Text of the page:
Incidentally, Menez is perhaps the most important player in the Roman team at the moment, and he's an example of just how much there is to gain from investment in youth. He is also the only player we can be certain will still be effective three years from now. Everybody else will be pushing age boundaries, or even crashed past them like suvs. Since we currently have five forwards in our roster (Menez, Totti, Adriano, Vucinic, Borriello), this means that in order to keep up our ranks, we'll have to buy four new forwards over the next three years. At what kind of price? Sure, Okaka and other youth products may have their comeback, but they're never going to mature and be useful until we start effing playing them. Suppose that instead of Adriano we'd purchased, say, Giovinco (I know, it's impossible with Ranieri as our coach, but then getting rid of Ranieri is part of the problem). Not only we'd have a player who would likely have been far more useful than, erm, the "Emperor" has been so far, but over the next three years, we'd have one less forward to buy, and we could have invested that money on the midfield or the defence. I mentioned Giovinco because he was the most important young star up for grabs this year, and it's unbelievable that he ended up at Parma. But he's not the only kid with potential. And as long as you're gambling, you gamble the right way - with patience and work and minimising expenses, not by FOLLOWING THE GLITZ.

Conclusions. The future.

I've outlined three paradigms which have been behind management's philosophy in the last few years. I'll state them again:


These are not minor issues which every team suffers from in a form or another. They are very serious strategic shortcomings, inaugurating problems which we shall drag along with ourselves for the next five years (if not longer). They are also all related and interdependent. You can't get rid of one without flushing out the others, because they're all rooted in the same fallacious vision of how a team should be managed, one which prizes the ephemeral over the concrete and holds immediacy to be a greater virtue than patience. Not that everything should be prospective, there's seasonal results which must be be prioritised over future investments. But neither should the present come at the expense of the future, and yes, that's what happening now, and the fact we've been doing this for the past few years is the reason we're taking damage today.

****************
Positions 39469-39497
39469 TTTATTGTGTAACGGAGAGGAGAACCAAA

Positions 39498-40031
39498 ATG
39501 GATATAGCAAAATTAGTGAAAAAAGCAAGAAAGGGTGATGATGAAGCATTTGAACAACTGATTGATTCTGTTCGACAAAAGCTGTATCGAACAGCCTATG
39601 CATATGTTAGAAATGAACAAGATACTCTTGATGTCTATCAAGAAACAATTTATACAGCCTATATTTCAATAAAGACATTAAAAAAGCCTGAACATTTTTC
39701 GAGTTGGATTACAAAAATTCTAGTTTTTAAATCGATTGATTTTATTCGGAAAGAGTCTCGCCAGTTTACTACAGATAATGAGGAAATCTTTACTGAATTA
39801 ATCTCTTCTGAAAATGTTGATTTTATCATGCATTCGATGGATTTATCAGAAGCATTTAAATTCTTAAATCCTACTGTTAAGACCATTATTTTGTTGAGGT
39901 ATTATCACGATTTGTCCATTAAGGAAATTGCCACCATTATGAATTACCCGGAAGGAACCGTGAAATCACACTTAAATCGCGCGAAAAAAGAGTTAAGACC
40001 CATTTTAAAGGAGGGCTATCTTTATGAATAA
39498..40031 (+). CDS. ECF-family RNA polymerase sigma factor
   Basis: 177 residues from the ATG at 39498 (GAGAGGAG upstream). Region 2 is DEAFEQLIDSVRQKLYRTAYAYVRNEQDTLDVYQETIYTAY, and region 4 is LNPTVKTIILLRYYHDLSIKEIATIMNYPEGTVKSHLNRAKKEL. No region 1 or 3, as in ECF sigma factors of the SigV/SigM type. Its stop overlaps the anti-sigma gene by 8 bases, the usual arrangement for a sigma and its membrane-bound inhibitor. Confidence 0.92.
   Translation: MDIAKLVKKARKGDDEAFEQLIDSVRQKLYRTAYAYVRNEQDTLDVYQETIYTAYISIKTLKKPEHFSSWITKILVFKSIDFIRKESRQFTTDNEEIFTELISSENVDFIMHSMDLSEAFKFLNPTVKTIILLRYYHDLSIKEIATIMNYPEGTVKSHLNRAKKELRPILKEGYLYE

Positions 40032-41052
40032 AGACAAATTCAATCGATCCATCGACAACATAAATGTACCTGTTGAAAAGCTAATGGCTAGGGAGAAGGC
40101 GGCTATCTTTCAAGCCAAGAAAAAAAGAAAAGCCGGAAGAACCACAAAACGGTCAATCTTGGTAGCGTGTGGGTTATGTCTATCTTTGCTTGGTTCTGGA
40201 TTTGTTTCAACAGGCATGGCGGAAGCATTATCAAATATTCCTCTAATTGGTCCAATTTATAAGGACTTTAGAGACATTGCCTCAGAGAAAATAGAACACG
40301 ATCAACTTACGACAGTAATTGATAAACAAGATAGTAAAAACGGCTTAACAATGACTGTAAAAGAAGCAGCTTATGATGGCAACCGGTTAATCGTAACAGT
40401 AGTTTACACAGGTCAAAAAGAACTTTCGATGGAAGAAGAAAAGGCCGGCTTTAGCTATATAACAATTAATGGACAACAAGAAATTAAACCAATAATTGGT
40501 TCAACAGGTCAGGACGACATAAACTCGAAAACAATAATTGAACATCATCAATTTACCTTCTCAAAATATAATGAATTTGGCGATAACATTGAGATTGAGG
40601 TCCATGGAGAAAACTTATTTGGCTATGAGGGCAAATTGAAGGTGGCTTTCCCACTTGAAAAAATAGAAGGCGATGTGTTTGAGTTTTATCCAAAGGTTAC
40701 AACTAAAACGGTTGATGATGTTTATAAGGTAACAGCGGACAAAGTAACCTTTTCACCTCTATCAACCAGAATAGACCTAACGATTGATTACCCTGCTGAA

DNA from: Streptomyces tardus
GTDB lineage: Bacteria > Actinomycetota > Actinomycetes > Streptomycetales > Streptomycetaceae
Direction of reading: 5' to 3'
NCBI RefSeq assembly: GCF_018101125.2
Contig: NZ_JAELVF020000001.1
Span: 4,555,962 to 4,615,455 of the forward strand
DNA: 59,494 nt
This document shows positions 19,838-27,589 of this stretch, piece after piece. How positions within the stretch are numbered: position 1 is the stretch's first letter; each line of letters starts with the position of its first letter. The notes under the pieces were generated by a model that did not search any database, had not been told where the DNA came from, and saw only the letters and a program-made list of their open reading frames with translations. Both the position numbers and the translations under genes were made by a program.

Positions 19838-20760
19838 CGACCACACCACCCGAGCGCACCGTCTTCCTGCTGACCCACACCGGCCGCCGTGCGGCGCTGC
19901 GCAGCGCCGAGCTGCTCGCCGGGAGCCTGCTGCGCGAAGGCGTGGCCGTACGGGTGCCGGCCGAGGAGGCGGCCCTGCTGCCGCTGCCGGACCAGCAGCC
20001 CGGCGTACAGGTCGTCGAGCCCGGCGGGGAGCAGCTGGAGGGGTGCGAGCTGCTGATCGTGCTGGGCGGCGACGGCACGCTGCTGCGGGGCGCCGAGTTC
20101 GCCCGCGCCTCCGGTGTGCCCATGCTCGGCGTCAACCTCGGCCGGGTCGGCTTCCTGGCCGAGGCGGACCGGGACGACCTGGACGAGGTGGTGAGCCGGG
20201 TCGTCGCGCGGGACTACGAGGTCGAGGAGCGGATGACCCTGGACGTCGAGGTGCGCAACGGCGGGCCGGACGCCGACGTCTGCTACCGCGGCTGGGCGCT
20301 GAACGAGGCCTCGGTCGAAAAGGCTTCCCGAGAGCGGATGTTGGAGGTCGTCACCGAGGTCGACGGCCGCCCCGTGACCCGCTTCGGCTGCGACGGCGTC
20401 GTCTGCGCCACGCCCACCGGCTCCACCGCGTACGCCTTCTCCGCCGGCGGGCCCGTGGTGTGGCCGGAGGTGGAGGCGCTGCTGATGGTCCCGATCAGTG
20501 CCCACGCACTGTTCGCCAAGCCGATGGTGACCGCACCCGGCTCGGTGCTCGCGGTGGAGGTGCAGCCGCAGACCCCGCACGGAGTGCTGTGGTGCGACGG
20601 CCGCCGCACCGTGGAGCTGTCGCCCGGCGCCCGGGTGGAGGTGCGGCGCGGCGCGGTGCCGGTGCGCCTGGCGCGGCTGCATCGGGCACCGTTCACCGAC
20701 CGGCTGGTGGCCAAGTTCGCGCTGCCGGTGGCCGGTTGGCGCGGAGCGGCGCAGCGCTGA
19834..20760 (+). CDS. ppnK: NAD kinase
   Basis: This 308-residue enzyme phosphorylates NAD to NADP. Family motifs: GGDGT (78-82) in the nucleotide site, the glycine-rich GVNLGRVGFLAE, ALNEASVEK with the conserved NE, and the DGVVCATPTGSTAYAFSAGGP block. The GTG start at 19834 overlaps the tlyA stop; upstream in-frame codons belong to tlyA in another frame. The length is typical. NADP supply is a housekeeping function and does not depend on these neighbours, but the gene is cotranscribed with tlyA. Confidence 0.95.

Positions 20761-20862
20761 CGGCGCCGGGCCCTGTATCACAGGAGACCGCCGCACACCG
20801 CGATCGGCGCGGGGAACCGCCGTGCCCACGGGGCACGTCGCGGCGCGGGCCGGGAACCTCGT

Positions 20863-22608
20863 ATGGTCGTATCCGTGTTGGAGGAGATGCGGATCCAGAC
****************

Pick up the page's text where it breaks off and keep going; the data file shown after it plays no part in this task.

I've been one of the most vocal defenders of the Sensi oligarchy back when the ghost of Soros loomed over the eternal city, but now for the first time I find myself hoping for a change of management. In fact, I even hope to see a new Coach soon enough (not right now, obviously). I want guys above who build a team properly and a Coach below who implements their resources with modern thought and modern football. Ranieri is great at patching stuff, not at creating it. I fear the same may be true of the Sensi, ever since Franco passed away.

This team needs neither youth nor money, neither tactics nor players. It needs vision. And it's only by changing management that we're going to get that.

That's all I've got to say. Peace out.

Closing note. I've actually brought this blog back online because I'm on holiday. I don't know how long it's going to last, but while I'm here, I'm going to drop down my thoughts on the team as it develops (amid more regular posts). Should last until the end of February. Enjoy!